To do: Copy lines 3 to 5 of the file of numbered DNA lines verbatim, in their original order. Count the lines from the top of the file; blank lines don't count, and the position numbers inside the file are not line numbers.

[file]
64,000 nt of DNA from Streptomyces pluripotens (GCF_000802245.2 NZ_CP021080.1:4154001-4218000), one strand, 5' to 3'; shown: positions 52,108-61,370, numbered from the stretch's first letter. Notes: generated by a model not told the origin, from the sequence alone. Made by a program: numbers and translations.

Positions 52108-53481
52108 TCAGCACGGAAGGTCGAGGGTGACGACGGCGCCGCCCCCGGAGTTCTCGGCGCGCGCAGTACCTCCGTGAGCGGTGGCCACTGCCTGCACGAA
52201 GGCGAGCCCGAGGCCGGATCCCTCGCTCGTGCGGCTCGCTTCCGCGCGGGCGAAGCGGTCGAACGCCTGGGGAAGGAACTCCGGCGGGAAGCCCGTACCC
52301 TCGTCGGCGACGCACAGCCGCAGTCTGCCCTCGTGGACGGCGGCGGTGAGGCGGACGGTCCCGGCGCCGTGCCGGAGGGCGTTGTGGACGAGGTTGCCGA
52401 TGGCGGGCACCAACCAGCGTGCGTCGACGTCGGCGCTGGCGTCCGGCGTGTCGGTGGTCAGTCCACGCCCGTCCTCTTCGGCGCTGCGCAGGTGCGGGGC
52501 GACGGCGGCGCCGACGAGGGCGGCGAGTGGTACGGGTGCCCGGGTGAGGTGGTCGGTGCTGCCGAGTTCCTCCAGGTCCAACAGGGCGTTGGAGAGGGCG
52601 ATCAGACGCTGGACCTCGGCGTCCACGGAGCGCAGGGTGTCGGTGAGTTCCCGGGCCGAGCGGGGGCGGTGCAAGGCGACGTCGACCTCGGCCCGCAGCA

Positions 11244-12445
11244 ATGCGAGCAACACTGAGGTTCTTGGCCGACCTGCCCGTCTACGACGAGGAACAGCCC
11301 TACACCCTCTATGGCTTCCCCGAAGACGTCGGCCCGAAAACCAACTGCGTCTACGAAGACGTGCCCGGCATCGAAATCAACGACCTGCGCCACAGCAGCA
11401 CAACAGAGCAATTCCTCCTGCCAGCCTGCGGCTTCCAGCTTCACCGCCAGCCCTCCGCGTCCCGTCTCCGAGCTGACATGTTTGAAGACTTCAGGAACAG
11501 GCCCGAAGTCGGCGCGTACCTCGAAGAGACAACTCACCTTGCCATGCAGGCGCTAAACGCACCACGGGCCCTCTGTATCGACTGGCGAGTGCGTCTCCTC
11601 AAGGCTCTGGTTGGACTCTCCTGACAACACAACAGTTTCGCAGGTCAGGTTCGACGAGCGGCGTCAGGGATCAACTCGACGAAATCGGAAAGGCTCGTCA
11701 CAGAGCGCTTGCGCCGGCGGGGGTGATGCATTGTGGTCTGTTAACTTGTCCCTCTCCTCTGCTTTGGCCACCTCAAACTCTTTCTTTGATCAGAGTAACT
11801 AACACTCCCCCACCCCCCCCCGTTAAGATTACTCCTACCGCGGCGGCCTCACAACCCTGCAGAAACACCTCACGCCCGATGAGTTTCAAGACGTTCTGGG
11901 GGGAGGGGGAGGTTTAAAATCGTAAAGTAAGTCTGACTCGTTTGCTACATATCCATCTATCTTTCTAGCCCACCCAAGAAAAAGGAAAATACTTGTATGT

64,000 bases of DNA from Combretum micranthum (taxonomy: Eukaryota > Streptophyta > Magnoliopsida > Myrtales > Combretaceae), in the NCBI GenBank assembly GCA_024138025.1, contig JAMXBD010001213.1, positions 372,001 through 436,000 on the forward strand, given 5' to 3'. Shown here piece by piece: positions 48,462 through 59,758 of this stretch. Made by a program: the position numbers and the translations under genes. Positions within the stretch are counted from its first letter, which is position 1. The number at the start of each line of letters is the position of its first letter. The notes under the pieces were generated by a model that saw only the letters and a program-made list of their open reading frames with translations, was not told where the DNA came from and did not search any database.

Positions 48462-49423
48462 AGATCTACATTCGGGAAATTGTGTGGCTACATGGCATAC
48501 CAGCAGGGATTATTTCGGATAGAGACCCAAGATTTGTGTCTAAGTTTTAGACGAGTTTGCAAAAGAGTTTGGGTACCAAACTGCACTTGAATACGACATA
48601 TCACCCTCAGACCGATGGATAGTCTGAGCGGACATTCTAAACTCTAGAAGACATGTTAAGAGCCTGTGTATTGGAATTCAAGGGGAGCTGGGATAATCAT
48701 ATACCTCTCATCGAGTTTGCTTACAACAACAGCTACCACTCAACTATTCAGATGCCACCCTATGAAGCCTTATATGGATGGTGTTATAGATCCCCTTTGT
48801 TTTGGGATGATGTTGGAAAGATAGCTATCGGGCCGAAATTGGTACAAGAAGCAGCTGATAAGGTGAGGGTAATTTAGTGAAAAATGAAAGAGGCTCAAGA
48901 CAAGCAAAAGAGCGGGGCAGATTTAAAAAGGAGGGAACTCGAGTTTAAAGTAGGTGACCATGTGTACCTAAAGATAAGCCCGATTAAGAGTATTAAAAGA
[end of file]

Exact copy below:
52108 TCAGCACGGAAGGTCGAGGGTGACGACGGCGCCGCCCCCGGAGTTCTCGGCGCGCGCAGTACCTCCGTGAGCGGTGGCCACTGCCTGCACGAA
52201 GGCGAGCCCGAGGCCGGATCCCTCGCTCGTGCGGCTCGCTTCCGCGCGGGCGAAGCGGTCGAACGCCTGGGGAAGGAACTCCGGCGGGAAGCCCGTACCC
52301 TCGTCGGCGACGCACAGCCGCAGTCTGCCCTCGTGGACGGCGGCGGTGAGGCGGACGGTCCCGGCGCCGTGCCGGAGGGCGTTGTGGACGAGGTTGCCGA